Posts filed under ‘theology’
More than two years ago, the Holy Spirit began insisting that I re-read the Book of Mormon. Of course, I didn’t recognize the impulse as anything but a good idea originating within my own intellect. That’s what I do with anything – process it intellectually first.
CROSS-POSTED TO MORMONMATTERS.ORG 5/29/10. JOIN THE DISCUSSION THERE!
Distinctly Mormon doctrines relating the physical appearance of humanity to God’s own “preferred” form grew gradually in early Restoration history rather than springing forth full form. Although there are references in the Book of Mormon (the earliest recorded of Joseph Smith’s prophetic writings) to the Brother of Jared seeing the “finger” and then the full vision of Christ, even the earliest published accounts of the First Vision do not feature descriptions of two personages appearing as does the “official” version eventually recorded several years after formation of the church. This doesn’t mean that later descriptions were contradictory to the first version; it does suggest that certain features of the encounter took on greater significance in light of subsequent experience.
The emphasis on the “physicality of God” even in the spiritual realm grew in concert with notions of the Eternal Family and its role and function in achieving and living in Celestial Glory. The elaboration of this theology is natural as the early church leadership began to push, at first secretly, new forms of marriage and family life, but it was not an inevitable evolution of the theology of the 1830 Restoration. For example, no one in the Community of Christ expects that the afterlife is about progressing to populate new worlds with our own spiritual offspring, as Heavenly Father populated our own world. In one denomination, it is THE Heavenly Father; in the other it is Heavenly Father, with the seldom spoken inference that there may be Heavenly Mother lurking in the theology as well.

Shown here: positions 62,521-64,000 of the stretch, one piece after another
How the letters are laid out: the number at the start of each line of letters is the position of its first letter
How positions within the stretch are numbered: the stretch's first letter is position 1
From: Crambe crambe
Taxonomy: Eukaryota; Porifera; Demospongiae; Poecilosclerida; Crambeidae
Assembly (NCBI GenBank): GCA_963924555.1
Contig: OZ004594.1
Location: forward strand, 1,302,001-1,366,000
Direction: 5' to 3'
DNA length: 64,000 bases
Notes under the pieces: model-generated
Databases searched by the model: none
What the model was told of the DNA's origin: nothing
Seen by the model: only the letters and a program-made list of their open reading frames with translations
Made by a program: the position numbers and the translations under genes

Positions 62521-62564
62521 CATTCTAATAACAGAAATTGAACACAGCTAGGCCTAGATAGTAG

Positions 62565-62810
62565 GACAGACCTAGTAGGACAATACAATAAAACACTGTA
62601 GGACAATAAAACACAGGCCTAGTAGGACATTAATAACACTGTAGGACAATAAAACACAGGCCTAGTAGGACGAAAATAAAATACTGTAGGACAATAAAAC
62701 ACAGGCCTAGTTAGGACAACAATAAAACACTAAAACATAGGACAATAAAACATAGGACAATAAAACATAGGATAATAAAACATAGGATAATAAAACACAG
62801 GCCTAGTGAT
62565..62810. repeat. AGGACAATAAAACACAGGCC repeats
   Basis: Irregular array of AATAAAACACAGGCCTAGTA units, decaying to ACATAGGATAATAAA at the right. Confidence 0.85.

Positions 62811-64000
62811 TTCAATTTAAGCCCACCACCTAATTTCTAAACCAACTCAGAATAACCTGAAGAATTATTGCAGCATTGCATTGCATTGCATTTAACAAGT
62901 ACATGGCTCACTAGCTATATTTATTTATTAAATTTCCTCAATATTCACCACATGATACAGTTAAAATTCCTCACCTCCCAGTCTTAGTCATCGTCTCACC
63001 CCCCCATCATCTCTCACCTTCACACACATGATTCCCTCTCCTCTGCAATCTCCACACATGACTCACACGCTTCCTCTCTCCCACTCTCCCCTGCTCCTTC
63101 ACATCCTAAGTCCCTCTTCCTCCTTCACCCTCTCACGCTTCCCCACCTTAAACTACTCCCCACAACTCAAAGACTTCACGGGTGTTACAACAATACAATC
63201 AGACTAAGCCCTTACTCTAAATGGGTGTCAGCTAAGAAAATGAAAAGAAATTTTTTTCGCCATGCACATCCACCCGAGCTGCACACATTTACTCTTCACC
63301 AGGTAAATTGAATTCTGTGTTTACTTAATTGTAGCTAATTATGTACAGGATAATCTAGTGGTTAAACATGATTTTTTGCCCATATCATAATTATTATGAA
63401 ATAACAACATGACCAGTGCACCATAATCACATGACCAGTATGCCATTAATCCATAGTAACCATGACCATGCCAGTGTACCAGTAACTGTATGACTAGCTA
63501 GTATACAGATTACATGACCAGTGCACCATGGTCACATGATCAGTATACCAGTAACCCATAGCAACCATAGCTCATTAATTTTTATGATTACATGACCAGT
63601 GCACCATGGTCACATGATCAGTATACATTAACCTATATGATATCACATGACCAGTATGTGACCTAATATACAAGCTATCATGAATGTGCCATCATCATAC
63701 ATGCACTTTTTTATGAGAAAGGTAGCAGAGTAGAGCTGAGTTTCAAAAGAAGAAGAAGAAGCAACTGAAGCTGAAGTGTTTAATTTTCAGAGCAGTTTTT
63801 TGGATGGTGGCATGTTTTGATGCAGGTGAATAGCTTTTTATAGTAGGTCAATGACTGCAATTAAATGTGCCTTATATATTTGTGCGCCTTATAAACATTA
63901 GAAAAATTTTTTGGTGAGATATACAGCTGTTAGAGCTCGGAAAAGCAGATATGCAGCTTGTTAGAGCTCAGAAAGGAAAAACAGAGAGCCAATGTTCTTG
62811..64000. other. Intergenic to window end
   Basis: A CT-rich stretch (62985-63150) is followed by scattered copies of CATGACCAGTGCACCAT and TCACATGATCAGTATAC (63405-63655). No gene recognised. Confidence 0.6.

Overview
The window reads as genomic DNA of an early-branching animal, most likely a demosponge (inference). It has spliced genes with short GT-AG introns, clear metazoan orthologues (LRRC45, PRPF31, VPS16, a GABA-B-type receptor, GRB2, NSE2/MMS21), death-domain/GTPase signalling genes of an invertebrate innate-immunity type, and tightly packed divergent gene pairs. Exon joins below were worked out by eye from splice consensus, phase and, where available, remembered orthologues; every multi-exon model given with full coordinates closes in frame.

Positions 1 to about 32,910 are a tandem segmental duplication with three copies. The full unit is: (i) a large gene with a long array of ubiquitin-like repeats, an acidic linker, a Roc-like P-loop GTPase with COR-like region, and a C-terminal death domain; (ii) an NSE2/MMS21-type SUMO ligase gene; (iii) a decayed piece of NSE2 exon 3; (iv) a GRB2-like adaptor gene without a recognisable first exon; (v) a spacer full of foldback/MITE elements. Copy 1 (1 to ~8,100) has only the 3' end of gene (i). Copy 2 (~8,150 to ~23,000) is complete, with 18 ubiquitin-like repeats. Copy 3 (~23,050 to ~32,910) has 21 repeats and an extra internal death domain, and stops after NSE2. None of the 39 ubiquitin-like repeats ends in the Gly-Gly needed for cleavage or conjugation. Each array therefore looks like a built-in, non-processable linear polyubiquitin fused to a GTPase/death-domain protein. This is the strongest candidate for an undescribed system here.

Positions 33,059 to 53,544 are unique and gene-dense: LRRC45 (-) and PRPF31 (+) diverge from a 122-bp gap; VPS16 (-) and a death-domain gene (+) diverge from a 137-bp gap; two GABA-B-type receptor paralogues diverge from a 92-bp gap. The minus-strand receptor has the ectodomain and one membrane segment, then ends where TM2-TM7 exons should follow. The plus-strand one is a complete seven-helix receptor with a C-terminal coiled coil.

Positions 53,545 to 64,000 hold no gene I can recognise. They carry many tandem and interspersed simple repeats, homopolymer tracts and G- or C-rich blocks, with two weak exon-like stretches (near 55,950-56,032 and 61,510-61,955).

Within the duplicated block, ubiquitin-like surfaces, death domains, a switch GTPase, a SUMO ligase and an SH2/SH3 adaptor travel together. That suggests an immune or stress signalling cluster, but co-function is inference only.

CROSS POST TO MORMON MATTERS:
The Community of Christ added a new Section 164 to its Doctrine and Covenants at its World Conference during April 10-17, 2010. I’ve been providing a series of commentaries on the canonization process for an LDS audience.
TH drops in with a new post about how our elegant views of God as creator run into aesthetic reality in a contest between youthful excitement, DNA extraction, and super-glue.
TH has also created her own blog, “In Our Makers Image” — which you’ll find in the Blogatorium section of the Blogroll to the right — to dwell on more clearly theological issues. Check it out after you’re finished here.
Apostle Susan Skoor of the Community of Christ has just published a moving personal testamony about the sacredness of creation. All too recently, while walking along a beach on the Pacific Coast with her husband and sister, a large wave randomly rose up and swept her husband out to sea and to his death.
The Community of Christ has a very good theory of Scripture, comfortable to mainstream Protestantism. But the theory has been validated basically on one case: the Bible.
Astronomers had a very good theory of solar system formation, but it, too, had been validated on only one case — the system we live in. When new technology found other systems, we discovered our theory contained a hidden assumption, and was leading us astray about many astronomical mysteries in our own backyard.
Does our theory of Scripture also contain hidden assumptions that can only be revealed by confronting them with the challenges of other Restoration Scriptures taken seriously on their own terms?